Y-12 not the fortress some had hoped for

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By Damon Lawrence

Perception that the Y-12 National Security Complex was impenetrable turned out to be just that — perception.
Three protesters, one of whom was an 82-year-old woman, debunked the notion on July 28 when they made their way through the plant’s vaunted security and gained access to the area surrounding the Highly Enriched Uranium Materials Facility.
“It’s always been thought to be pretty much impenetrable,” Oak Ridge City Councilwoman Ellen Smith said. “This reduces people’s confidence in the security situation out there.”
A subsequent inquiry into the July 28 incident found numerous security problems, including troubling displays of ineptitude, failure to maintain critical security equipment, misunderstanding of security protocols and poor communication.
“Contractor governance and federal oversight failed to identify and correct early indicators of these multiple system breakdowns,” a special report from the U.S. Department of Energy Inspector General said. “When combined, these issues directly contributed to an atmosphere in which the trespassers could gain access to the protected security area directly adjacent to one of the nation’s most critically important and highly secured weapons-related facilities.”

According to the report, a security officer said he didn’t notice the trespassers until they approached his vehicle and surrendered.
“Even when the officer exited the patrol vehicle, the officer did not move to secure the area, did not draw a weapon and permitted the trespassers to roam about and retrieve various items from backpacks they had apparently brought into the area adjacent to the HEUMF (Highly Enriched Uranium Materials Facility),” the report said.  Inoperable equipment was also a problem, the report found.
“One critical fixed camera that provided coverage of the penetration area had been out of service for approximately six months,” the report said. “We found this to be troubling.”
Communication deficiencies were also discovered.
“Security police officers on the night of the incident incorrectly assumed that trespassers who were beating on the external wall of the HEUMF with a hammer were plant maintenance workers,” the report said.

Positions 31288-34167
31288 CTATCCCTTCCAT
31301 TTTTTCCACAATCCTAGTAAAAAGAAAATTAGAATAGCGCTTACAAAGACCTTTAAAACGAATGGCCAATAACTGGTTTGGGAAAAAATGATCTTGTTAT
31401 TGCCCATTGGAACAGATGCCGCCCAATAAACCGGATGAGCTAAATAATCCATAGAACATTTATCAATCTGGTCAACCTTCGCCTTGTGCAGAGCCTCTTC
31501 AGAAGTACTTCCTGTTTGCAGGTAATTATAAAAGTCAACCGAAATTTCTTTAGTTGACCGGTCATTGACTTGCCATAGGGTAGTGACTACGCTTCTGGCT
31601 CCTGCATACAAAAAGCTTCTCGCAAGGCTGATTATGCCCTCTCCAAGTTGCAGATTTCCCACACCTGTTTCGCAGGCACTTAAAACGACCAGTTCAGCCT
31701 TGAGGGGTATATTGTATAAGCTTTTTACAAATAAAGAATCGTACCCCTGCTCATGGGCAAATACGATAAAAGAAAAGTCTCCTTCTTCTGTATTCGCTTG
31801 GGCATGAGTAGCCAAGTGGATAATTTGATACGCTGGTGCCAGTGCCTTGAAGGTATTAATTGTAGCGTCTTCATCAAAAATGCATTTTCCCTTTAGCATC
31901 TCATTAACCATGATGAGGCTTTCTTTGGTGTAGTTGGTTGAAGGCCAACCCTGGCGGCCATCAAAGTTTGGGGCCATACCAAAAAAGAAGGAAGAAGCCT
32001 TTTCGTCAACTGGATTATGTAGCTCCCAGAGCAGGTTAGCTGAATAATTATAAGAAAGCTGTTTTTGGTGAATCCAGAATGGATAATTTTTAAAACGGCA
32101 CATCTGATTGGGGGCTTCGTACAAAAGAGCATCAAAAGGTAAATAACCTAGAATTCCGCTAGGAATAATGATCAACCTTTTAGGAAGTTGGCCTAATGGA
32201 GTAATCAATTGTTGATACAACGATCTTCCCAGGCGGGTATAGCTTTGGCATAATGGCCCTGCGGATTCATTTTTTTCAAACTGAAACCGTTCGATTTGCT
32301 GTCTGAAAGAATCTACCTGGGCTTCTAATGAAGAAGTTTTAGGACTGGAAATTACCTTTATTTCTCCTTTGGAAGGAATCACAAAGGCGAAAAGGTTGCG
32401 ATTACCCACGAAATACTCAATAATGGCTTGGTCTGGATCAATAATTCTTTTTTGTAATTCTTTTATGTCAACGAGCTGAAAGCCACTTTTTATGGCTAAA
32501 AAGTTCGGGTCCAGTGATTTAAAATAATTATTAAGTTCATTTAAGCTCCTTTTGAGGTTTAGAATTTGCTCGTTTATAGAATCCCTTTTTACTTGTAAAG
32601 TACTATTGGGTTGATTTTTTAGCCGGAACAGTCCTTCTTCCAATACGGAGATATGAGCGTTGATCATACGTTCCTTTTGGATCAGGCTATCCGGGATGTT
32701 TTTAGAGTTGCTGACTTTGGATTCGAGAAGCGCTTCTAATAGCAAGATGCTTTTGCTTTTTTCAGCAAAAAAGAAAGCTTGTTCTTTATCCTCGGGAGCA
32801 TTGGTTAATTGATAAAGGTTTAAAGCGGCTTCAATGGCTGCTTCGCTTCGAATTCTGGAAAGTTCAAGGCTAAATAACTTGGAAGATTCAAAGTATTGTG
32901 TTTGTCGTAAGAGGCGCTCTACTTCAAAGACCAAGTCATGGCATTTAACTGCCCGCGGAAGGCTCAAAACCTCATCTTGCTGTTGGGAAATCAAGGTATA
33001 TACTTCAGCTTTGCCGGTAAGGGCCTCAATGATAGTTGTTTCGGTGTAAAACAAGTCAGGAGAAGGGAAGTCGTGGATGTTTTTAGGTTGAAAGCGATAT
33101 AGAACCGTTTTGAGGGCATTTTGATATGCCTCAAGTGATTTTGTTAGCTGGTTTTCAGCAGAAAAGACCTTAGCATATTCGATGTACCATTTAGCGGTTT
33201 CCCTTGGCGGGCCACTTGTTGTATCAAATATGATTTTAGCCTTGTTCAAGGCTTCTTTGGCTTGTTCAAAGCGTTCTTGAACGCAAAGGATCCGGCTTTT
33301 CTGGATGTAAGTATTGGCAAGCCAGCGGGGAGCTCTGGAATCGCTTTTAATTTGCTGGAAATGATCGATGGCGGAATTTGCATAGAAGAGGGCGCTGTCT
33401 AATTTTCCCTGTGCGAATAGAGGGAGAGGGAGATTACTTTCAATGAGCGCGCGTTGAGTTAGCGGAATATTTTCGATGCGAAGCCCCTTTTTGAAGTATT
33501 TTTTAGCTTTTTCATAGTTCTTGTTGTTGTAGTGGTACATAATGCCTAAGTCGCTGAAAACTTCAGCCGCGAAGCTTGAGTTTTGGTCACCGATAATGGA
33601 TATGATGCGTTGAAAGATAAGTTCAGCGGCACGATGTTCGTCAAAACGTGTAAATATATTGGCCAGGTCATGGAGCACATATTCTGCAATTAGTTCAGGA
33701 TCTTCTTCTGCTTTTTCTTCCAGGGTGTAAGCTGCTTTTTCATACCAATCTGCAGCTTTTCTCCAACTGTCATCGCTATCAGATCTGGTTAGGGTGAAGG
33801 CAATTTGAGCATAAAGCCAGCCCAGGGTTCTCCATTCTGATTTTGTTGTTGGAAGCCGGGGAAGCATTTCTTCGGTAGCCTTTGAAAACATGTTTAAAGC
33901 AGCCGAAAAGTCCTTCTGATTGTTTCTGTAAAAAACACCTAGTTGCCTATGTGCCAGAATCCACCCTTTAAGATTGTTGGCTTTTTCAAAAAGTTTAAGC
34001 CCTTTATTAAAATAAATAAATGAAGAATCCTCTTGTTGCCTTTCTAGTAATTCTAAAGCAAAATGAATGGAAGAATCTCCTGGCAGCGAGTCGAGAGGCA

The first and second responders to the July 28 incident were dispatched via cellphone when directives mandated that the digital, encrypted radio system for the Oak Ridge Reservation was to be used.
“Cellphone communication channels are not encrypted and are subject to eavesdropping,” the report said. 
B&W Y-12, the contractor that operates Y-12, said it is addressing the security issues.
“We’ve taken dramatic actions and are making major security improvements at the site,” B&W Y-12 President and General Manager Charles G. Spencer was quoted in a contractor press release. 
The National Nuclear Security Administration issued B&W Y-12 a show-cause notice on Aug. 10. That requires the contractor to explain why termination proceedings should not be instituted for the contract at Y-12. B&W responded by issuing a show-cause notice to WSI-Oak Ridge, which provides security at Y-12.
“The notice requires WSI-Oak Ridge to explain its actions during the security incursion,” the B&W Y-12 release said. “On Aug. 31, B&W Y-12 notified WSI that its contract would be terminated for default if actions are not taken to address all of the issues to date.”
Smith, the Oak Ridge city councilwoman, said the continued fallout is a concern in the community.  
“A lot of what I’ve heard people concerned about is the effect on the contracts because there may be new companies coming in to manage the facilities because DOE is not pleased with the current contractors,” she said.

Heads have rolled since the security breach, according to the NNSA.  
“To ensure the highest level of security, the general manager of the plant, his senior security managers, and the leadership of the guard force were removed, and the department has taken initial steps to hold the management and operating contractor at Y-12 accountable,” NNSA Public Affairs Manager Steven Wyatt said. “To manage this transition, we have brought some of the best security experts from our enterprise to Y-12 to quickly enhance security at the site.”
Y-12 is one of four production facilities in the NNSA’s nuclear security enterprise.
“Secretary (of Energy Steven) Chu has made clear that the security of our nation’s nuclear material is the department’s most important responsibility, and he has no tolerance for federal or contractor personnel who cannot or will not do their jobs,” Wyatt said. “As the secretary has made clear, the recent incident at Y-12 was a completely unacceptable breach of security, and an important wake-up call for our entire complex.”